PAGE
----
Notes on German Culture

Aachen…The memorable forest encircled city of Charlemagne

This vintage 1928 advertising poster for Aachen, Germany was created by Jupp Wiertz, one of Germany’s foremost graphic artists… an image of his hometown. Text on this poster translates to: Aachen…The memorable forest encircled city of Charlemagne, famous for its healthful natural hot springs.

Aachen 1928 Travel poster
Interior of the Aachen Cathedral, the Kaiserdom

Aachen Cathedral …the burial place of Charlemagne… is frequently referred to as the “Imperial Cathedral” (in German: Kaiserdom). The future first Kaiser Karl der Grosse, also known as Charles the Great or Charlemagne, began construction of the Palatine Chapel around 792, along with the rest of the palace structures. When he died in 814, Charlemagne was buried in a vault in the cathedral. The church is the oldest cathedral in northern Europe and was known as the “Royal Church of St. Mary at Aachen” during the Middle Ages. For 600 years, from 936 to 1531, the Aachen chapel was the coronation site for 30 German Kings and 12 Queens.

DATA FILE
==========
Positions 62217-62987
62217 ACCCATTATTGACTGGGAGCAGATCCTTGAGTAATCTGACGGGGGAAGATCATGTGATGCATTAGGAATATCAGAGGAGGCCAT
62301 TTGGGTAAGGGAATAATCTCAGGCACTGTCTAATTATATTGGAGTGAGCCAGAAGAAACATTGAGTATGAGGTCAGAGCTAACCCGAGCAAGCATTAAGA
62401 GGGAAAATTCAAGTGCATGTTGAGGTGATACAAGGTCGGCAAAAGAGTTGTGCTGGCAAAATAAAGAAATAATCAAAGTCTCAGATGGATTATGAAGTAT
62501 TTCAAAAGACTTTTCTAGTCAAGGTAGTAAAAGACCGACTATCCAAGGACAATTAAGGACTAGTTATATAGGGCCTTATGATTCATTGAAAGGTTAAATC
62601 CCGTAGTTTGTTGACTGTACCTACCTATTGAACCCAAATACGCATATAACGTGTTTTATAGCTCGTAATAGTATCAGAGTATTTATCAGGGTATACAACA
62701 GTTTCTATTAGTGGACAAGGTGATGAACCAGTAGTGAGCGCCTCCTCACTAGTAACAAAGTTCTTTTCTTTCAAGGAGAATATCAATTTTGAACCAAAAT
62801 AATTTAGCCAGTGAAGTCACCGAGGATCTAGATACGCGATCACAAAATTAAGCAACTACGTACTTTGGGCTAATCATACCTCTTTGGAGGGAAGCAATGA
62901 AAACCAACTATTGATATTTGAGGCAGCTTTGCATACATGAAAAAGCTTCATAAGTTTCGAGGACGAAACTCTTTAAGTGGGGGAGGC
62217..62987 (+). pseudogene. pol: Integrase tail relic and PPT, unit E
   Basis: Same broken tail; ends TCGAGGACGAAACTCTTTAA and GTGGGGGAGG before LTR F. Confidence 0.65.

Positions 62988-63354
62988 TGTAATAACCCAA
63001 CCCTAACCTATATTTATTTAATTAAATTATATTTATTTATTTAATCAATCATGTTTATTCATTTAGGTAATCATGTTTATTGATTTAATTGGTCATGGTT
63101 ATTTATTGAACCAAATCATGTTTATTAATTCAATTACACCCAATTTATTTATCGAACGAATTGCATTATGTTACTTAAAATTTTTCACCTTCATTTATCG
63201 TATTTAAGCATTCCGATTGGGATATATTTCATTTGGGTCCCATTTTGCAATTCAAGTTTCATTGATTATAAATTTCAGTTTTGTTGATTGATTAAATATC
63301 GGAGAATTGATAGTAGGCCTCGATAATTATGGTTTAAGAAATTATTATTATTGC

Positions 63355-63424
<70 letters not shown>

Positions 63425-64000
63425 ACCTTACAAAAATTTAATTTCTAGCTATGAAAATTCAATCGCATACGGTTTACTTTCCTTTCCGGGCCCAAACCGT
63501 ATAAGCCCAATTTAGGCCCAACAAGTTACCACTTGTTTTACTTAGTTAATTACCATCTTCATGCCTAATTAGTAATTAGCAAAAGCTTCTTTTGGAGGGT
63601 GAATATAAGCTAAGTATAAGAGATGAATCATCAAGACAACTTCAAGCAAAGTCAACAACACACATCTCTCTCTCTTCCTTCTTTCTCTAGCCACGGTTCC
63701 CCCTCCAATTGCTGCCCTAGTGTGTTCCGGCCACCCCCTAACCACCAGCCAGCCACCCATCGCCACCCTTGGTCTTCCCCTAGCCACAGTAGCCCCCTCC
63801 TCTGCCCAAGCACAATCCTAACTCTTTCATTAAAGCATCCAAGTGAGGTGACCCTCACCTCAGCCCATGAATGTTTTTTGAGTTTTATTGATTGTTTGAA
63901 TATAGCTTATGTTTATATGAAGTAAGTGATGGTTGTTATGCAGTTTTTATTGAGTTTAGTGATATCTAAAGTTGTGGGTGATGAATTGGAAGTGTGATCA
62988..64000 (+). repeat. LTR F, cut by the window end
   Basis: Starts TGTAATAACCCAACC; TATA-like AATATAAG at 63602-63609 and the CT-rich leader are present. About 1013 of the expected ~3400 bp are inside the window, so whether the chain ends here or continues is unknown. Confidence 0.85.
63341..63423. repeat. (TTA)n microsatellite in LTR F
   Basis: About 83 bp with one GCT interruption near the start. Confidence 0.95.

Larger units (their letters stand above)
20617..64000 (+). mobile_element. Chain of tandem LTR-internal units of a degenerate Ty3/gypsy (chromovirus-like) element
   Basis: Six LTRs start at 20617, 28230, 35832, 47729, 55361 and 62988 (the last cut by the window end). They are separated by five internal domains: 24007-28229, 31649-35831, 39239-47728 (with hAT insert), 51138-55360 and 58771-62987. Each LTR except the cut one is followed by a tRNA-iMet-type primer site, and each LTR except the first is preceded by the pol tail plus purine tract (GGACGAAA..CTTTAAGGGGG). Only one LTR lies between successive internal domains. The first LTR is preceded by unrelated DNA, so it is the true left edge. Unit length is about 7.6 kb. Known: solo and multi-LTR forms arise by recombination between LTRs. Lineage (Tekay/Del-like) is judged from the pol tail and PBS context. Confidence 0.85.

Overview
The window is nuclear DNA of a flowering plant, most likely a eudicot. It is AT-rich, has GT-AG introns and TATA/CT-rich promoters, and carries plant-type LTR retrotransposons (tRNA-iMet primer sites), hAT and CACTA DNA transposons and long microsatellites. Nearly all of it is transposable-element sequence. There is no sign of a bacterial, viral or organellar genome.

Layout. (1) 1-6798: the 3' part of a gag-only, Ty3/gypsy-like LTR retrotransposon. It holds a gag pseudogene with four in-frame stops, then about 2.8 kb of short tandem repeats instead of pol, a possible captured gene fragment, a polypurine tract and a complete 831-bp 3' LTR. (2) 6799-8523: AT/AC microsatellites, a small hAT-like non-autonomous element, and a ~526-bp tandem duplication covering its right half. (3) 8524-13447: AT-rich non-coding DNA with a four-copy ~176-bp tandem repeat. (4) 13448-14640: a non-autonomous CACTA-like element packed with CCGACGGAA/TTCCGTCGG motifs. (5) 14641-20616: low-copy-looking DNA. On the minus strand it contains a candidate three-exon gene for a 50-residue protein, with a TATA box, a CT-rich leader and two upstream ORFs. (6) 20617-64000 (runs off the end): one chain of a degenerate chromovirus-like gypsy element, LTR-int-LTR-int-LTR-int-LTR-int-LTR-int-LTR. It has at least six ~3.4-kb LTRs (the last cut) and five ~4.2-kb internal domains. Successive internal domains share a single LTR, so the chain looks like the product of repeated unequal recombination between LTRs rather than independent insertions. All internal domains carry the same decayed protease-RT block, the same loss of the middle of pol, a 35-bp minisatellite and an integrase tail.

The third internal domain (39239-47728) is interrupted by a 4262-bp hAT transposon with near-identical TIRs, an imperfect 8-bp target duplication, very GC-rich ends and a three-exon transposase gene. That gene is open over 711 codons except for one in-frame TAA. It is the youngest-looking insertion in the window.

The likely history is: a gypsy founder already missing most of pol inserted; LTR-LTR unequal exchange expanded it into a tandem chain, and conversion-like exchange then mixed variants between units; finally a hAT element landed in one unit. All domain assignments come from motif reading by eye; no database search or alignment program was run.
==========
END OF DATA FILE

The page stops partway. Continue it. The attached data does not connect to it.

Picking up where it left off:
Aachen has historically been a spa town in North Rhine-Westphalia, the westernmost town of Germany, located along its borders with Belgium and the Netherlands, 40 miles west of Cologne.

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